DVCS to the rescue: So granting access to a subrepo here would be the ideal solution here... also, clients themselves could use version control among themselves without needing to setup their own server and they would be able to integrate better to the internal workflow as currently Perforce access access to the local network, and thus more bureaucracy which is not necessarily security here, as external collaborators still have access to thumbdrives and email. Actual security would be having externals work in situ... in a dungeon or something, and grope them à la TSA on their way out to make sure they are not getting the code out.
Workaround to integrate modules from other repositories. Requires additional maintenance/effort from the developers. *These guys actually wrote themselves (I think) a plugin to make perforce fetch files from other repositories in other parts *
DVCS to the rescue: Their solution looks a lot like the mercurial subrepo feature, wich uses a file (.hgsub) to indicate what code goes where, but they have to maintain the other repositories' states in the same file (which is done separately and automatically by mercurial in the .hgsubstate file).
Working with the source code requires to mark files for edit in advance. This adds an annoying extra step IMHO. If you don't do this the file will be in read only mode and you will not be able to edit it on your IDE, also, this IMHO makes the local copy prone to low integrity. This trait of perforce makes me think there was a lazy developer that didn't want to make the client check the files against the repo before versioning the changes. It also makes me think/personify Perforce as an idiot paranoid that says "DONT CHANGE THE FILES WITHOUT TELLING ME OR THE SQUIRRELS WILL COME AND EAT ME!!!".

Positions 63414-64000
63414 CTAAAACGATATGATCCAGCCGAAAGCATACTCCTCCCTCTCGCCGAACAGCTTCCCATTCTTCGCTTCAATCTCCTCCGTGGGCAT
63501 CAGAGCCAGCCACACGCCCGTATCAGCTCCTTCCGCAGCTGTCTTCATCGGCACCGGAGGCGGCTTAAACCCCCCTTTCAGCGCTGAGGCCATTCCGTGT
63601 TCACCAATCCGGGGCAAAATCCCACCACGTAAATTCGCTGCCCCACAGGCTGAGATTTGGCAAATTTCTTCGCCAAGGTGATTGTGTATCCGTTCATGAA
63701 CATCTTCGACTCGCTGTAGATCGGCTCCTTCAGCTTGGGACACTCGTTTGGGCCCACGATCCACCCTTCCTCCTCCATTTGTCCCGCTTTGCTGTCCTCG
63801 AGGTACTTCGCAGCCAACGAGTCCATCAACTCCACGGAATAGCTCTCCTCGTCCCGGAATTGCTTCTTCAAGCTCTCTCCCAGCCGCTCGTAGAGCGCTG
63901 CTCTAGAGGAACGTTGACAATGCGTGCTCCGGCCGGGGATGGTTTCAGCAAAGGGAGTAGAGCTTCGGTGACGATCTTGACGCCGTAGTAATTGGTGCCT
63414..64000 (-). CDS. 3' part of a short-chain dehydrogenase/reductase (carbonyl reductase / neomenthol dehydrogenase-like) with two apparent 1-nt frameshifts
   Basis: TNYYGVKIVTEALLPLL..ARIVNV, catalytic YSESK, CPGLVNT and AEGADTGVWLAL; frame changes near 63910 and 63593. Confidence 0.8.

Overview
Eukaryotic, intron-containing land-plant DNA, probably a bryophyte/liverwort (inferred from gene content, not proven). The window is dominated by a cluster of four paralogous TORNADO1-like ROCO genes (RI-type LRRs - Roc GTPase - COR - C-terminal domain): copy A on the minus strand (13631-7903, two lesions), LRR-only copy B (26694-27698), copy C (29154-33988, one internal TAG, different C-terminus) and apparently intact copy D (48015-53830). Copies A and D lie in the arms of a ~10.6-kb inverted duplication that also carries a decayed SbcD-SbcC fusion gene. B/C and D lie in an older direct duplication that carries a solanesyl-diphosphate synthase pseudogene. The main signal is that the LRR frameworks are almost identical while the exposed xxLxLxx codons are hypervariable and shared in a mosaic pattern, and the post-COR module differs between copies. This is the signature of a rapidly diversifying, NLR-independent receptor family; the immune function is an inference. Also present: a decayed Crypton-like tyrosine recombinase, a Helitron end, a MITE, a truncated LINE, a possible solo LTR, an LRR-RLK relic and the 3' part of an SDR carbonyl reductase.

DVCS to the rescue: Well... I guess any other SCM software knows there are no carnivore squirrels.
Little project integrity in developers' machines (see previous point; its harder to add changes without previously indicating them to Perforce). You don't need a DVCS for this... but if you make changes locally and for some reason forgot to add them, you are going to have a hard time detecting it. Once you detect it there is a two step command line instruction thing I saw somewhere to detect changes you did without telling Perforce.
Given that context what would you say is the best way to... ?:
- Know/demonstrate if the migration would actually benefit the employees and the company.
- Ease the embracement of change, or at least make it look like its worth the effort
- Not complicate others' jobs.
- Convince management worldwide.
- Avoid making the integrator's job a royal pain.
My second question (and focusing on the last point) I've always been a DVCS evangelist mainly because it eases the work and collaboration between developers... but up to this point I've never been faced with having to consider the integrators' perspective (the one in charge of coordinating teams' source code, creating and releasing the builds... from across the globe) who at some point might have to face two SCM sources or at least the migration itself. Then, how can the migration process affect integrators the least?.